Text by Alphonse de Lamartine, music by Florian Gougne.
Excerpt from Lamartine's “New Meditations”, this short text of ten alexandrins celebrates the evanescent fate of a butterfly. With a both spiritualistic and carnal context, the poet draws the life path of this insect familiar yet fascinating; from his symbolic birth to a daily reality that is always animated and until the point of a voluptuousness that is all heavenly, almost ecstatic. Created for the the composition competition of festival “Eufonia” 2019 in Bordeaux, this score was bound to respect certain constraints: 4 mixed voices without division, comfortable range, short duration (less than 3 minutes). The composer was free to set the text to music.
The poem’s architecture itself resembles the life of a butterfly: short, without pause. Articulated in two sentences (one of 7 alexandrins and the other of 3) the text proposes two aspirations, subtly intertwined. The first, willingly descriptive, of the "enchanted destiny" that is the one of the small insect. To be born and to die, to be drunk, to be swayed from flower to flower, to fly, to explore without deepening, to let oneself be carried by an azure sky, a perfume, by all that nature and life offers as opportune pleasures. Perhaps here we will find the illustration and the magnified definition of the verb flutter. The melodic and rhythmic independence of the voices as well as the mobile supports of the harmony are contrasted with the second part. Shorter, all in homorhythm, almost declaimed, it invites the listener to the heart of the message that the poem carries.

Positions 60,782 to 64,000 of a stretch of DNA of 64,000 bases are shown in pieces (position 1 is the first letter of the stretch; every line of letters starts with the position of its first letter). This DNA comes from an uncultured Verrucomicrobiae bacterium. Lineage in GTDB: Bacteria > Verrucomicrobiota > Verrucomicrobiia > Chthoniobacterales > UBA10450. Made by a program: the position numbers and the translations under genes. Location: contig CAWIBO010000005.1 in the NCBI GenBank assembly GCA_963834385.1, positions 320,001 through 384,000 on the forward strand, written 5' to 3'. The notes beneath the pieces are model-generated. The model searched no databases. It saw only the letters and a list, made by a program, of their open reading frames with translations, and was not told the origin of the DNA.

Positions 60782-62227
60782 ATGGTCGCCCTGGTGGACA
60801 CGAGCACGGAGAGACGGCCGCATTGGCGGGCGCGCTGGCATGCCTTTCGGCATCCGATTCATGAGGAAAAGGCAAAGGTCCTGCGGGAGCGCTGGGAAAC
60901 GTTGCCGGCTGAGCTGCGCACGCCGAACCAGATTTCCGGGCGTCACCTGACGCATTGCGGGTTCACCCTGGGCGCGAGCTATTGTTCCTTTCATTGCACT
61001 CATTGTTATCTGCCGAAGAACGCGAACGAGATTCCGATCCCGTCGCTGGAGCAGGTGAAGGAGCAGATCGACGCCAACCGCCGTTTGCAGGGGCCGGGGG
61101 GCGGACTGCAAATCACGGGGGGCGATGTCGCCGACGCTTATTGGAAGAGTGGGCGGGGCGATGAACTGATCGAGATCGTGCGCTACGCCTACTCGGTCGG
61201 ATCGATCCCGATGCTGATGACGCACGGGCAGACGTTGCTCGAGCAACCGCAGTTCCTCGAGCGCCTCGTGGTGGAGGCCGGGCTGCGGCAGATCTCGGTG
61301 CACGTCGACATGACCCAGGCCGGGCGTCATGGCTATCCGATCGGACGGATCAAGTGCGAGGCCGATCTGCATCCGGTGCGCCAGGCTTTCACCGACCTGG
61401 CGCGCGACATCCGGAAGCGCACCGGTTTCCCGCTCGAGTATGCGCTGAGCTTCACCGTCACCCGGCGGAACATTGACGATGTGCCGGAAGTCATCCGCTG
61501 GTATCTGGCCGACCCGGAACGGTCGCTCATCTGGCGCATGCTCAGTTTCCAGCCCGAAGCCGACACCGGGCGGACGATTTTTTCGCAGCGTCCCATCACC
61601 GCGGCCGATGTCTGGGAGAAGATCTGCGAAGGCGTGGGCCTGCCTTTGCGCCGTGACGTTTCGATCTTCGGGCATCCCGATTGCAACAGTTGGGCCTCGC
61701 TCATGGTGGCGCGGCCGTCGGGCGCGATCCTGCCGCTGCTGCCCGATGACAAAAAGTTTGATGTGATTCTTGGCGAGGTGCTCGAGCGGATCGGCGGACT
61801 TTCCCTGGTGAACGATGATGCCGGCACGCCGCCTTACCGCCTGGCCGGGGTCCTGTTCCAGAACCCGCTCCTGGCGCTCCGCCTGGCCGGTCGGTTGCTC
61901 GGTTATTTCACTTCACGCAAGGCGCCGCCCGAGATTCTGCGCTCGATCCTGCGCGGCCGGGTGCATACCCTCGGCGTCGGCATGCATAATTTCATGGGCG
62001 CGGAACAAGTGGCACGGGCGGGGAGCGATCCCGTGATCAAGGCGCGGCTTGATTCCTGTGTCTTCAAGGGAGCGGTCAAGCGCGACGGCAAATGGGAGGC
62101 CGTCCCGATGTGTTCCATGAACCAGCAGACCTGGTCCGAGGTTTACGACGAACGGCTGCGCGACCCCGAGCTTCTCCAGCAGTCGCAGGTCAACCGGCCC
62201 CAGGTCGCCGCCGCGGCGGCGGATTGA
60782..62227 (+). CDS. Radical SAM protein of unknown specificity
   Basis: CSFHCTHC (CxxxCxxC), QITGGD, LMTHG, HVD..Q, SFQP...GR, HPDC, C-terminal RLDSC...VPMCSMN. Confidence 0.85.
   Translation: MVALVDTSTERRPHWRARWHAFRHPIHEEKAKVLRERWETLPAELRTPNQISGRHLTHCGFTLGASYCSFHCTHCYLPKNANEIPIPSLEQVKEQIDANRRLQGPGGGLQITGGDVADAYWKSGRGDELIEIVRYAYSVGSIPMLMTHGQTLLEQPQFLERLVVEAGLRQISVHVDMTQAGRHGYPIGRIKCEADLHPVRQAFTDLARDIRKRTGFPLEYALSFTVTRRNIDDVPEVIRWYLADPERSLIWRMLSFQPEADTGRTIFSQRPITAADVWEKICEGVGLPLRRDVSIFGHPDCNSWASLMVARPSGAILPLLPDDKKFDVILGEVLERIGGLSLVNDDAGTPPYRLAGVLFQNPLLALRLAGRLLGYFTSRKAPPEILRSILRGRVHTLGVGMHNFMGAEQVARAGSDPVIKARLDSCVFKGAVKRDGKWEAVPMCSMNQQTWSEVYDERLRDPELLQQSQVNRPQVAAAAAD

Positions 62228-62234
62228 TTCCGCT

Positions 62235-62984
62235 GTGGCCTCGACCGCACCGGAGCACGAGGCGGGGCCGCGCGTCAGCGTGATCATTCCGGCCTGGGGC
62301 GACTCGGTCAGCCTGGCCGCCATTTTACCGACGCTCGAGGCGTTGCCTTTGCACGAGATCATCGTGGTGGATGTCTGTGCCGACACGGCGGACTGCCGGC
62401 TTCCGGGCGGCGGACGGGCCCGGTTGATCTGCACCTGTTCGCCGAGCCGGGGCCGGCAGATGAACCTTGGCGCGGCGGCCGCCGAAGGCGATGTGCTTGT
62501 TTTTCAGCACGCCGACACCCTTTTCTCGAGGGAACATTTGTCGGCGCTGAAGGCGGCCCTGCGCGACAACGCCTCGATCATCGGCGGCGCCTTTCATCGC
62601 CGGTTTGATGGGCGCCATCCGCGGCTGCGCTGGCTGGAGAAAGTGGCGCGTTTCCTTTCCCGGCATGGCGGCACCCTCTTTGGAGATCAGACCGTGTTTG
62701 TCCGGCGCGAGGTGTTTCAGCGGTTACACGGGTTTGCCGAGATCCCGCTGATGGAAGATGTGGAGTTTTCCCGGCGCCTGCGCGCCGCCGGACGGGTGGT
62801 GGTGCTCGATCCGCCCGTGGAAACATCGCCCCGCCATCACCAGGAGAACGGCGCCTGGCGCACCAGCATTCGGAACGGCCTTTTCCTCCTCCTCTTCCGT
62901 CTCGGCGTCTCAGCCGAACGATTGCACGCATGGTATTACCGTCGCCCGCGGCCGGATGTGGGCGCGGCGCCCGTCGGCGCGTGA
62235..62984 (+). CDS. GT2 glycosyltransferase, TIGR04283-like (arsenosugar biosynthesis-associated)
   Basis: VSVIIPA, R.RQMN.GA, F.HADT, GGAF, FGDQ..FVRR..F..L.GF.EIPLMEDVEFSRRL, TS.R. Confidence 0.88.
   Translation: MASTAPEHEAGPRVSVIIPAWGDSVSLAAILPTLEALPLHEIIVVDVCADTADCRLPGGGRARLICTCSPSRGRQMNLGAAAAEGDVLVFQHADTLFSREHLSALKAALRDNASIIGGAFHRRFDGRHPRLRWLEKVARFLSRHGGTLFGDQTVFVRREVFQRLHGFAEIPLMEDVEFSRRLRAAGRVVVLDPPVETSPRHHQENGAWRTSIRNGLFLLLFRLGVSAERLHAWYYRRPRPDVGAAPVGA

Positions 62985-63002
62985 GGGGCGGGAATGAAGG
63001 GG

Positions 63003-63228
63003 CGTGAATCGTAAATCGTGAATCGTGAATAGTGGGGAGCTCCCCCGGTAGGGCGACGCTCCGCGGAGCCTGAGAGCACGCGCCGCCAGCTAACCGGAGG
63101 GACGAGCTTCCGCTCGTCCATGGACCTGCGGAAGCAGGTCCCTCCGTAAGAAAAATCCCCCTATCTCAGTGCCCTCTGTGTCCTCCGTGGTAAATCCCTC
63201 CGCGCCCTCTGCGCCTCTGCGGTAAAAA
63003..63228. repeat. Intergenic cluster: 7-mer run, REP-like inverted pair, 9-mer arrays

At the end, we do not know where he is coming from or where he is going to. It is the same with the butterfly, always in motion, unpredictable, and fascinating with fragility and all ephemeral beauty; the image of the "rose" in the first verse is well chosen by the poet. Once foiled some harmonic pitfalls, it is a completely accessible score, as well at the melodic level (pentatonism, modality) as rhythmic. You may be surprised by the moving and irregular metrics, but keep in mind that it is close to the prosody of Lamartine's poem. By declaiming it, you will hear the melody following the accents of the text. It will be up to the choir conductor to freely conduct this text and to take the versatile course to a delicate delight.
This work awarded the 1st prize of the jury, the audience prize and the SACEM prize. Congratulations, Florian !